You read so much about it. You expect it. You wait for it, with breath barely breathed and muscle barely moved. You feel it in the anticipation and the excitement, as if you could reach out and hold it. And if it could be bottled, it would shine like a beacon. It would shine. That rush of love.
And the first time I did it, brought a life into this world, I felt it. Despite the wires and the pain and the confusion, I felt it. That rush of love when they handed her to me. As her crying stopped, and she looked at me. As I became a mother for the very first time. So why wouldn’t it always be like that? That rush of love like a lightening strike through my veins, a pulse in my body as strong as a beating drum.
Welcome to week one of the #MaternityMatters link up! We’re looking forward to reading your posts and we hope you’ll return the favour by reading a few in the list too.
The aim of the linky is to create a place where parents and parents-to-be can both share and read posts and articles on any aspect of maternity matters. We want to provide a wealth of experiences, opinions and expertise to provide support and guidance when it’s really needed.
Please keep comments polite and balanced, and if you do not agree with something you have read please remember that we are all different and we all have our own paths to travel.
We haven’t had the best weekend, it’s fair to say. The baby started vomiting Thursday night and spent the whole of Friday night sleeping for about twenty minutes before waking in pain. I lost count of how many times I scooped him up to calm him down… somewhere around twenty-seven, I think. He eventually fell asleep around 3.30 am and woke at 7. It didn’t click then. He started vomiting again on Saturday night and woke at 10.30, again screaming in pain. It still didn’t click.
This is where doctors failed my baby once more. I called NHS Direct at 11pm and was told that a nurse would call me back within SIX hours but that I should call if he didn’t settle and was still crying. I gave it two hours (of pacing, crying, pacing, crying) before I called back and was put through to a nurse. The nurse told me that an out of hours doctor would call me back, which he did. The GP informed me- I would say politely, but that would not be true- that he was not a peadiactrics doctor, he could not prescribe anything for a baby and that the only advice he could give was to take the baby to the hospital. In my heart of hearts, I didn’t think he needed the hospital (it still didn’t click) but I felt too afraid not to. At 2am, alone and exhausted, it felt wrong to ignore a doctor’s advice.
The drive calmed him down and by the time we entered the land of late-night ghosts, he had stopped crying and was just staring at me, pale, red-eyed and confused. We sat amongst the accident prone and the unfortunate and we waited. The nurse that saw us was most displeased that we had inconvenienced her by arriving in A&E. We shouldn’t have allowed the GP to send us here, the raging temperature had gone down and I was clearly a terrible mother for bringing the baby out in the middle of the night. My punishment would be a four hour wait or to go home with no examination for the baby. I looked at him. And THEN it clicked.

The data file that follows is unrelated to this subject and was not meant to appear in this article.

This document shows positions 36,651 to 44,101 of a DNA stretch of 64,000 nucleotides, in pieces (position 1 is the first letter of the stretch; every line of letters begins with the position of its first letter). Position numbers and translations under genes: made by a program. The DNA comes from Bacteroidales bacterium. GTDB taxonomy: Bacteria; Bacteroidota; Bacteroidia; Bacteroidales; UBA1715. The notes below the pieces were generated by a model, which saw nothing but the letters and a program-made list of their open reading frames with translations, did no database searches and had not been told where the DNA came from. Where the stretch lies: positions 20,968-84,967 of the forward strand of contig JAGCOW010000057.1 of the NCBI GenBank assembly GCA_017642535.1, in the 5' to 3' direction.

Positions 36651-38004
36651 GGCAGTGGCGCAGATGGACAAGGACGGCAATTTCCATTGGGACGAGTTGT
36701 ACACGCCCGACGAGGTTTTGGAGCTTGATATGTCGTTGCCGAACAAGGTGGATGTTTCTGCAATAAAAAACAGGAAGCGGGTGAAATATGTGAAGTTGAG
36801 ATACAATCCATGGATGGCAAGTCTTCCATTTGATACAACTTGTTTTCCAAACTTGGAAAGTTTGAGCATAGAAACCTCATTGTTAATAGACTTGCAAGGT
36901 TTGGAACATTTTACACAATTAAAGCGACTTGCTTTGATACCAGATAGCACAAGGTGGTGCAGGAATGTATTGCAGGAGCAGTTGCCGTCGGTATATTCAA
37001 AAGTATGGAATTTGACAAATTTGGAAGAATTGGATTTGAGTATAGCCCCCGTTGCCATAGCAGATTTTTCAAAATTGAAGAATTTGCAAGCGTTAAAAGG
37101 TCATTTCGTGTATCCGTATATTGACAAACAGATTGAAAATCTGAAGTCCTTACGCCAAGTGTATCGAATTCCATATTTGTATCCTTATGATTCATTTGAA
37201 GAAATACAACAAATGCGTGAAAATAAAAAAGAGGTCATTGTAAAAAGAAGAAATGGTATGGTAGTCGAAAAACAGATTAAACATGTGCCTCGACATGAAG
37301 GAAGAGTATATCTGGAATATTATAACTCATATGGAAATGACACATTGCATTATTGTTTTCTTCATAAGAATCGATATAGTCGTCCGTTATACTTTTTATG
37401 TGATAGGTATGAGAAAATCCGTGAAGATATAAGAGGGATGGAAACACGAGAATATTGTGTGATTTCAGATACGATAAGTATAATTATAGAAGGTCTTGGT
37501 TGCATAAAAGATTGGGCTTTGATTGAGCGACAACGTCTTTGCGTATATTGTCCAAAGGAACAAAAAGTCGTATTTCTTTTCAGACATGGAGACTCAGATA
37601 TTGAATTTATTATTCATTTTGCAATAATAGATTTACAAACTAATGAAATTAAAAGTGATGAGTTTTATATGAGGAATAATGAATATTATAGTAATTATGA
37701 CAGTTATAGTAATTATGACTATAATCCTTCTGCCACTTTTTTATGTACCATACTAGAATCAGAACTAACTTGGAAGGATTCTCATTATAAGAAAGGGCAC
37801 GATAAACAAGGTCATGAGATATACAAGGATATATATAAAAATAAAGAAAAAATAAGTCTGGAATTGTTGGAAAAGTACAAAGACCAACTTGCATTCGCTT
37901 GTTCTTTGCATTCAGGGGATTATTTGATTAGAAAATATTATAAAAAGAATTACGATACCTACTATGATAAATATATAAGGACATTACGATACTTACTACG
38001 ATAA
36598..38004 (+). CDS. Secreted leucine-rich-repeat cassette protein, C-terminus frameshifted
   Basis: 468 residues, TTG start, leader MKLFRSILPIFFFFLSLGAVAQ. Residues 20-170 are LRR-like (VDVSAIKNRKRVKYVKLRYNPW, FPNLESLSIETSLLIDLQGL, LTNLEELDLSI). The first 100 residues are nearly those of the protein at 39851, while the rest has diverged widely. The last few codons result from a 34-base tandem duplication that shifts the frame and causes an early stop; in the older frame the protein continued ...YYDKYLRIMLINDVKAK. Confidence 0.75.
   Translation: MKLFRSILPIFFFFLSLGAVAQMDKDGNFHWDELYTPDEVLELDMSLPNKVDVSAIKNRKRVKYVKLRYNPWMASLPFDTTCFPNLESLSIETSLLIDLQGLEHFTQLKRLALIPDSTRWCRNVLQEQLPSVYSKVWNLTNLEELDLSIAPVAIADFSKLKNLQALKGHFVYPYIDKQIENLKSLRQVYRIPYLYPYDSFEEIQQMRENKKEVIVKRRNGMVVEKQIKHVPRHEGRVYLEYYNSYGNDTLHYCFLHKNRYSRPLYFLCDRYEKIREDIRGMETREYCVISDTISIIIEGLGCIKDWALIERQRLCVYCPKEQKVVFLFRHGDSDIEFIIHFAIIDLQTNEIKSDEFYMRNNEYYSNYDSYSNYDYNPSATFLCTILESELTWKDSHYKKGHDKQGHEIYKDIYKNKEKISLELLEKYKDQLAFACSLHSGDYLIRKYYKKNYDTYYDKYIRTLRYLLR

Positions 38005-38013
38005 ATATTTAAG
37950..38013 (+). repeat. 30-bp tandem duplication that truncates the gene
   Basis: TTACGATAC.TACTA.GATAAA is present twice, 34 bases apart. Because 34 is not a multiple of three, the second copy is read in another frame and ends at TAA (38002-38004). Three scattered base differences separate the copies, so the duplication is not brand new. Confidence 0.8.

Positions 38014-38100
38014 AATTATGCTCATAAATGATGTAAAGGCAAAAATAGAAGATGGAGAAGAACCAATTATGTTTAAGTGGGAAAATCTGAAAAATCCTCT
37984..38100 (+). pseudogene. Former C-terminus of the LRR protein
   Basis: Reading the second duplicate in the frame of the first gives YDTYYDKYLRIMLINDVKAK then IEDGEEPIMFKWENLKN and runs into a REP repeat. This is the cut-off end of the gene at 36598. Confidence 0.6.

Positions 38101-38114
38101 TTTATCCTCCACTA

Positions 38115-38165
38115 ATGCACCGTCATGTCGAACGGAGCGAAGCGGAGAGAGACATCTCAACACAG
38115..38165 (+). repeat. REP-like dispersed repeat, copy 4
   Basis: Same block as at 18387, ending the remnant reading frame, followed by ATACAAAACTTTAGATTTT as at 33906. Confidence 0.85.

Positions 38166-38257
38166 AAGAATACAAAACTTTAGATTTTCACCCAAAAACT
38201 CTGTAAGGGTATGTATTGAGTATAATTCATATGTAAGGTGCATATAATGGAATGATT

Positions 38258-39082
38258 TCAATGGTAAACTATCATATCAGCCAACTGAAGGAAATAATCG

We’ve been here so many times before. We thought we’d passed the pain and the screaming and the vomiting. We thought we were ready to wean the medication. It seems the Reflux had other ideas, still wanted my baby as its play-thing for a little longer.
It seems the tummy bug has irritated his oesophagus and set the flame a-fire again. We’d only dropped one dose of his meds but it had been a week and so the levels in his body were too low to fight the pain. Of course, I’m only guessing at this, since I left the hospital and decided to battle this out on my own again. The signs are all there- I know I’m right.
Tonight, my baby has eaten little and refused his bottle. He has been too scared to go to sleep and just when I began to feel that I would not be able to get through tonight with yet more broken sleep, screaming and pacing the floors… I sat down beside his cot. At first, I was defeated. I actually thought, I’m not good enough to do this. Then he looked at me, sadly, and reached out. He tugged at my sleeve and put his head to his sheets. I put my fingers through the bars of the cot and he held on to me tightly. He finally fell asleep. After three days of screaming and writhing and kicking and arching and wailing and whimpering and pain… he fell asleep holding my hand. Through the bars of the cot.